Purpose: Colorectal cancer is the fourth most common cancer and the second leading cause of cancer death in the United States. Accumulating evidence indicates that postmenopausal hormone therapy may reduce the risk of colorectal cancer in women.
Methods: Through MEDLINE computer searches (January 1966 to September 1998) and a review of references, we identified English-language articles with quantitative data on the relation of postmenopausal hormone therapy to colorectal cancer. We reviewed the studies and made summary estimates of relative risks (RR) by weighting the results of each study in proportion to its precision, using a general variance-based, fixed-effects model.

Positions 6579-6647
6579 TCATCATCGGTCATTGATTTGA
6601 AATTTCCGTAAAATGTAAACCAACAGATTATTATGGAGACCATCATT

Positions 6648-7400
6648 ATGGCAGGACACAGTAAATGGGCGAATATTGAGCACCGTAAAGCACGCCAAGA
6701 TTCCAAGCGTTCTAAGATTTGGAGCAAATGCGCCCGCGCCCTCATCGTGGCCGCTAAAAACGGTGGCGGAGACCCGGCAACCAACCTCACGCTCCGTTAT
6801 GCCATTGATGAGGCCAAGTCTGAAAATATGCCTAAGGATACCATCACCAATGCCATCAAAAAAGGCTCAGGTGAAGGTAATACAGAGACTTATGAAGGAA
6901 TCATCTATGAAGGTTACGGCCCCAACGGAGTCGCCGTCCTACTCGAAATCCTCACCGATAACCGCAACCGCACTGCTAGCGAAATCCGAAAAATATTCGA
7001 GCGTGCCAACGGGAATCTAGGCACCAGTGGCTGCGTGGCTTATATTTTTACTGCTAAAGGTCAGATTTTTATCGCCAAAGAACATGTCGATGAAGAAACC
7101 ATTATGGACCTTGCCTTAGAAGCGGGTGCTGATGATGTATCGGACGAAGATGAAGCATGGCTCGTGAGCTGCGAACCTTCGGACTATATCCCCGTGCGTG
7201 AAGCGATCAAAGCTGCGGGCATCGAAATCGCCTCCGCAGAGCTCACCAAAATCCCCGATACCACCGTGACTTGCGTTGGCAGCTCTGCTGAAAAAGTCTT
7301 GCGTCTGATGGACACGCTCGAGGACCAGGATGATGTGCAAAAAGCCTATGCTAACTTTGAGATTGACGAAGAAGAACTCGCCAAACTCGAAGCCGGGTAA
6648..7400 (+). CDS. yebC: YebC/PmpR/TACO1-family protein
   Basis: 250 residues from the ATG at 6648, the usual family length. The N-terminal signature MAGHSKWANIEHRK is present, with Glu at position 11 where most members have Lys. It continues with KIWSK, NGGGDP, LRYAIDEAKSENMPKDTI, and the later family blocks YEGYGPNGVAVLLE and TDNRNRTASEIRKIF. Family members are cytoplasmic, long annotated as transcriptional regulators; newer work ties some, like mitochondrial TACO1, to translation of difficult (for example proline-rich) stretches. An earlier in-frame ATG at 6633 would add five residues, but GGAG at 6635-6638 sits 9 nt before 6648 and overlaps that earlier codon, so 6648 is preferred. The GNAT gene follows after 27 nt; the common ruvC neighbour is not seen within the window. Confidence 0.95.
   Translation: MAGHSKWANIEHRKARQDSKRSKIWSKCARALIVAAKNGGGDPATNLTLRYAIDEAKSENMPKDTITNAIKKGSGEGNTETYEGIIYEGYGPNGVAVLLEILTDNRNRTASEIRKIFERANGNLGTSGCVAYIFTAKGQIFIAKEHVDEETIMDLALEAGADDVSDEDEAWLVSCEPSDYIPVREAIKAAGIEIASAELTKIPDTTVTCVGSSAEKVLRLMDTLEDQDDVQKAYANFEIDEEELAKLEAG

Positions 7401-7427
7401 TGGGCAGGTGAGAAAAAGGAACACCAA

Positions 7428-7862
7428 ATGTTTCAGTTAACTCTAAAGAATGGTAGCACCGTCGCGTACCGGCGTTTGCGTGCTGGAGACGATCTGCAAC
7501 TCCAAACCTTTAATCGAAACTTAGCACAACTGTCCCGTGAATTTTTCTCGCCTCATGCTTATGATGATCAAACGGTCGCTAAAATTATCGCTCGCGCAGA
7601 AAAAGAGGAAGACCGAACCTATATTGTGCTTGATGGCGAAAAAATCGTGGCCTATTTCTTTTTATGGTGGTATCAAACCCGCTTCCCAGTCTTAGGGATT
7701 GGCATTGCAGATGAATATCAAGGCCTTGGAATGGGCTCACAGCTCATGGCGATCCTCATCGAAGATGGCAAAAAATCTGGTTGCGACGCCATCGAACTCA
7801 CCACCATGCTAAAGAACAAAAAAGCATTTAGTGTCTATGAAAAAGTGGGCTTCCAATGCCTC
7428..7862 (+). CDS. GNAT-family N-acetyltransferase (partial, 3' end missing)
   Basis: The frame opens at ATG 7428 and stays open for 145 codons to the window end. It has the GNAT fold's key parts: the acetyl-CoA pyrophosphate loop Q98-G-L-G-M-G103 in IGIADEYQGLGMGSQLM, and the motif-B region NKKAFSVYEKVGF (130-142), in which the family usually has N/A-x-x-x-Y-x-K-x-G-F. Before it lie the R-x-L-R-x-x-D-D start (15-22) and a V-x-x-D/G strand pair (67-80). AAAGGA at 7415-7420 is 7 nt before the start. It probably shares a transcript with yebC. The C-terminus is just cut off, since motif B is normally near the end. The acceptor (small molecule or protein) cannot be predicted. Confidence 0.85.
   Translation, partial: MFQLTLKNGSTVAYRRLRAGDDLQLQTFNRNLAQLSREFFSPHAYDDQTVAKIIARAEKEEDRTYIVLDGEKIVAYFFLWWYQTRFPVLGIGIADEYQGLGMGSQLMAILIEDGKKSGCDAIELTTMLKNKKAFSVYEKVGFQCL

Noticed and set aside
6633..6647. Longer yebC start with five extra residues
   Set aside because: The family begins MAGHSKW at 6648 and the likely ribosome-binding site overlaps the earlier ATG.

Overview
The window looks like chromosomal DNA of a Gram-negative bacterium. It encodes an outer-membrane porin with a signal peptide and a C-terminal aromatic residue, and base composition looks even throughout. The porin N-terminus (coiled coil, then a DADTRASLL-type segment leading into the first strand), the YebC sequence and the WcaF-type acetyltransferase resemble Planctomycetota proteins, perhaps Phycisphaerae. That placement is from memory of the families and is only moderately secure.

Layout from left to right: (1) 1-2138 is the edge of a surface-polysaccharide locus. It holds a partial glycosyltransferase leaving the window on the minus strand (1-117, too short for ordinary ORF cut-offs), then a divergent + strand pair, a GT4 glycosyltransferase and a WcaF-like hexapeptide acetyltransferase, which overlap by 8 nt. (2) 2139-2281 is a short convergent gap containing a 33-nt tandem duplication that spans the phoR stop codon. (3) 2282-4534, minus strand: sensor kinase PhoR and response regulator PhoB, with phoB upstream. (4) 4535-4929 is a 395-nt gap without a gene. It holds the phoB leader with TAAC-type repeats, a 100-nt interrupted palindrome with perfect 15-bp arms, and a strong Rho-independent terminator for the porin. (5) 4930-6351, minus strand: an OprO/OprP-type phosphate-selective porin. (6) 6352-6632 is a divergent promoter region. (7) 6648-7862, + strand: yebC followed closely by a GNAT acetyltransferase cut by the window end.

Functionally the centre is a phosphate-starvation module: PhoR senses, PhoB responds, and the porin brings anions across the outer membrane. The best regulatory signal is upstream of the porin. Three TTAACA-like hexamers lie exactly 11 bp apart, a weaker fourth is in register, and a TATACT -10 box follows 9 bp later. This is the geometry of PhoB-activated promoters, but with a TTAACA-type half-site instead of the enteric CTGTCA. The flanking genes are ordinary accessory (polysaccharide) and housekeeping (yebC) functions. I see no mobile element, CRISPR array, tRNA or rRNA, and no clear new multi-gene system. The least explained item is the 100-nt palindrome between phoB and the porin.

Results: In our meta-analysis of 18 epidemiologic studies of postmenopausal hormone therapy and colorectal cancer, we found a 20% reduction [RR = 0.80, 95% confidence interval (CI), 0.74 to 0.86] in risk of colon cancer and a 19% decrease (RR = 0.81, 95% CI, 0.72 to 0.92) in the risk of rectal cancer for postmenopausal women who had ever taken hormone therapy compared with women who never used hormones. Much of the apparent reduction in colorectal cancer was limited to current hormone users (RR = 0.66, 95% CI, 0.59 to 0.74).
Conclusion: Observational studies suggest a reduced risk of colorectal cancer among women taking postmenopausal hormones. There is biologic evidence to support this association.